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trade·offor trade-off (trād′ôf′, -ŏf′)
An exchange of one thing in return for another, especially relinquishment of one benefit or advantage for another regarded as more desirable: "a fundamental trade-off between capitalist prosperity and economic security" (David A. Stockman).
American Heritage® Dictionary of the English Language, Fifth Edition. Copyright © 2016 by Houghton Mifflin Harcourt Publishing Company. Published by Houghton Mifflin Harcourt Publishing Company. All rights reserved.
an exchange, esp as a compromise
Collins English Dictionary – Complete and Unabridged, 12th Edition 2014 © HarperCollins Publishers 1991, 1994, 1998, 2000, 2003, 2006, 2007, 2009, 2011, 2014
the exchange of one thing for another of more or less equal value, esp. to effect a compromise.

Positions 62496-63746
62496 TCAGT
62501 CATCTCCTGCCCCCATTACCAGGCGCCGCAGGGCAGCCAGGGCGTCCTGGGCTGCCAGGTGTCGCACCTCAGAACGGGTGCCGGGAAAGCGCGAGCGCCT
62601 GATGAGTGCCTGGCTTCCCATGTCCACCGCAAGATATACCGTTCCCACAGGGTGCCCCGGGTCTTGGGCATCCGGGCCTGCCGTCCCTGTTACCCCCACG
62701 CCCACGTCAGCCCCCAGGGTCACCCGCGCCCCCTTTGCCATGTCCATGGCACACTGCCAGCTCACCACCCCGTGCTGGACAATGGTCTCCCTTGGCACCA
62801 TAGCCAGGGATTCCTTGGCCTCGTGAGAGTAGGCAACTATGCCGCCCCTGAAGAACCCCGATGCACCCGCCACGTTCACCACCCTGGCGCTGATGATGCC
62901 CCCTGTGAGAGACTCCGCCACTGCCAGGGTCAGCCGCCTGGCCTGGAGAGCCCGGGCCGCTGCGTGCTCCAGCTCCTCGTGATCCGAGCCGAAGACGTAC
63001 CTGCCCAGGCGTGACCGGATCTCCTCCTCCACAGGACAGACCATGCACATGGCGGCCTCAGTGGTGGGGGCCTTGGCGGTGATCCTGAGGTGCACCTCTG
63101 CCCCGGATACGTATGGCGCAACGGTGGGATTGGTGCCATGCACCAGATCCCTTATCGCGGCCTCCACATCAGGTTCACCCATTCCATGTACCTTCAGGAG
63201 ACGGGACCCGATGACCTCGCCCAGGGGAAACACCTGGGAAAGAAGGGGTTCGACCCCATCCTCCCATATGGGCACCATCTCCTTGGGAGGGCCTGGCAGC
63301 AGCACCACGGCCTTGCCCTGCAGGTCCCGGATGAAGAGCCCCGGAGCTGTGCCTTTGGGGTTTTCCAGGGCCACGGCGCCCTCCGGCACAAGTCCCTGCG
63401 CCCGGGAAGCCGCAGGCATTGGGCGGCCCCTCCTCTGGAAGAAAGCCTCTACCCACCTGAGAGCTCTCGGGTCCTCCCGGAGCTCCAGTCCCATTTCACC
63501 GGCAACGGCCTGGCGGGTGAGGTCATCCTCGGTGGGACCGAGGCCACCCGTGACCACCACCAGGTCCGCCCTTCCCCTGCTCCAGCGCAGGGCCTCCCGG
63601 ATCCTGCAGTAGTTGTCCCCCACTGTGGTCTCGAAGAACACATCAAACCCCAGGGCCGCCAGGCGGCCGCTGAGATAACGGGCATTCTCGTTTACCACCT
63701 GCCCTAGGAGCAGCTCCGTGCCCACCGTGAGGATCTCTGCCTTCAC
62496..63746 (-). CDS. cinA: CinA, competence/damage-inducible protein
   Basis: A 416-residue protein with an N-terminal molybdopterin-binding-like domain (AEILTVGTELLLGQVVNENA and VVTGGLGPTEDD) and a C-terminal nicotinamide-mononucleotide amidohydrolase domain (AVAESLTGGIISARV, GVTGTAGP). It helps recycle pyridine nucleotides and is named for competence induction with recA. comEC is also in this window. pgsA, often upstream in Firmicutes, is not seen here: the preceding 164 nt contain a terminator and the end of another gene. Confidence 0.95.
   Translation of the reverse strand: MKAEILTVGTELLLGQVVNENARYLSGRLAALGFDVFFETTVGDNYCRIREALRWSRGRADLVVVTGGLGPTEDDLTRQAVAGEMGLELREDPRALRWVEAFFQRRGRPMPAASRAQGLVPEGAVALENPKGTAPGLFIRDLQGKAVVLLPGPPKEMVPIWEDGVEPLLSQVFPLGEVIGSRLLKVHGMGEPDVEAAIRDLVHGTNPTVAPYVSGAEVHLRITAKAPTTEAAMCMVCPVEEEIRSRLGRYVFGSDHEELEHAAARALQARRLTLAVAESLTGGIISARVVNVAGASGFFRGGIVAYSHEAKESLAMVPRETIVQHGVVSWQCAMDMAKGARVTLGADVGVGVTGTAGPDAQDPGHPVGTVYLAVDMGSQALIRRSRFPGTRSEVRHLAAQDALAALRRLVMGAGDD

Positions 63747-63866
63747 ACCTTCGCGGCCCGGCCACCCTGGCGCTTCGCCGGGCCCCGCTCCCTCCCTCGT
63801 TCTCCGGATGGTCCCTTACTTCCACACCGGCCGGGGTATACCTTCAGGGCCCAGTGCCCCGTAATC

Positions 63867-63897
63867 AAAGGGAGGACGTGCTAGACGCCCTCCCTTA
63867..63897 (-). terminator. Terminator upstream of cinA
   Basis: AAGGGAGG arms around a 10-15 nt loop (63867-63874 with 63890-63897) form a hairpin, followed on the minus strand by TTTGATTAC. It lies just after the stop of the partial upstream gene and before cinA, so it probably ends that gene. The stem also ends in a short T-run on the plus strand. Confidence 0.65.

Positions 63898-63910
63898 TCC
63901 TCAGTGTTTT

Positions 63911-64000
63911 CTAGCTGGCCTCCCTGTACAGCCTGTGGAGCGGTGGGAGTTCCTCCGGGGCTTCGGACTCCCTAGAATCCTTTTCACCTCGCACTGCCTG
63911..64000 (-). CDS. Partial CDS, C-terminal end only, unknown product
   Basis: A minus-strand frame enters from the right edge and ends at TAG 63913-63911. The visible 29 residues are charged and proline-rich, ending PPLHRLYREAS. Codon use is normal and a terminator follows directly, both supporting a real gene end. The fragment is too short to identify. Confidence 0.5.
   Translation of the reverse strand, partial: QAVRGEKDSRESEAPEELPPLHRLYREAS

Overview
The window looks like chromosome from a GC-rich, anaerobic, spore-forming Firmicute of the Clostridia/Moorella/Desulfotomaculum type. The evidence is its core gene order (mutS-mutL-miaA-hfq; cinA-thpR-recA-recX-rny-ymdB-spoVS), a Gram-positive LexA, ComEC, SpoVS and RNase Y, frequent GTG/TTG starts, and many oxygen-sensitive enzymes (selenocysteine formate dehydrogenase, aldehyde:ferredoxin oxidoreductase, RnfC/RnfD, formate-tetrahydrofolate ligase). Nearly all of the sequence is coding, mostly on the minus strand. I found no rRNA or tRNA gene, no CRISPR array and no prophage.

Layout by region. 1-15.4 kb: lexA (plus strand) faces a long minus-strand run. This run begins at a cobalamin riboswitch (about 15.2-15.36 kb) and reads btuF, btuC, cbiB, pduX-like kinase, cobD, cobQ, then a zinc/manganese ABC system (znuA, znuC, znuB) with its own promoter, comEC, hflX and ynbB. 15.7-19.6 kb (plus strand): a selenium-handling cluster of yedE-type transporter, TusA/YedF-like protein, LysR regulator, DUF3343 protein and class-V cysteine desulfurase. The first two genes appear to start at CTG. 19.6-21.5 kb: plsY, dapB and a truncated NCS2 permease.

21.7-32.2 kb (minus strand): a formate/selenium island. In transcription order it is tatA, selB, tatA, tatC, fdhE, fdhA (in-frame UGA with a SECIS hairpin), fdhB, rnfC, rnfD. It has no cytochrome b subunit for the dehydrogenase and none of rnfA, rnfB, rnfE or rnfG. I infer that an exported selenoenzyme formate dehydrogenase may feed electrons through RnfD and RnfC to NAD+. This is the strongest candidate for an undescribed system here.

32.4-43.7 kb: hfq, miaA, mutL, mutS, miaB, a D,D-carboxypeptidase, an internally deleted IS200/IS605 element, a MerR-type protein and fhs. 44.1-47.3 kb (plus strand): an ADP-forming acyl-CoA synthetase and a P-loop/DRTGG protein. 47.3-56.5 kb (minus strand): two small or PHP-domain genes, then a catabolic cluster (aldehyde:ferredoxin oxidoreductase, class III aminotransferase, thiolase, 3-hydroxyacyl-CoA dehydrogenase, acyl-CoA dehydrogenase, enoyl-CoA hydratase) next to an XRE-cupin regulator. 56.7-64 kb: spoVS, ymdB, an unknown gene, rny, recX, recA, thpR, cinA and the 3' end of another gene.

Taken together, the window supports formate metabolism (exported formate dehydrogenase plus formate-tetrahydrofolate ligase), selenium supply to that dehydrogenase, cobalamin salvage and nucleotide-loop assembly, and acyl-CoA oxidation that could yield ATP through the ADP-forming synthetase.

Random House Kernerman Webster's College Dictionary, © 2010 K Dictionaries Ltd. Copyright 2005, 1997, 1991 by Random House, Inc. All rights reserved.
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|Noun||1.||trade-off - an exchange that occurs as a compromise; "I faced a tradeoff between eating and buying my medicine"|
Based on WordNet 3.0, Farlex clipart collection. © 2003-2012 Princeton University, Farlex Inc.
trade-off[ˈtreɪdɒf] N there is always a trade-off between risk and return → siempre existe un elemento de compensación entre el riesgo y las ganancias
Collins Spanish Dictionary - Complete and Unabridged 8th Edition 2005 © William Collins Sons & Co. Ltd. 1971, 1988 © HarperCollins Publishers 1992, 1993, 1996, 1997, 2000, 2003, 2005
Collins Italian Dictionary 1st Edition © HarperCollins Publishers 1995
trade-offn situación f que requiere sacrificar una cosa para lograr otra; You're facing a trade-off between putting up with the itching or having pain.. Ud. tiene que escoger entre aguantar la comezón o padecer dolor.
English-Spanish/Spanish-English Medical Dictionary Copyright © 2006 by The McGraw-Hill Companies, Inc. All rights reserved.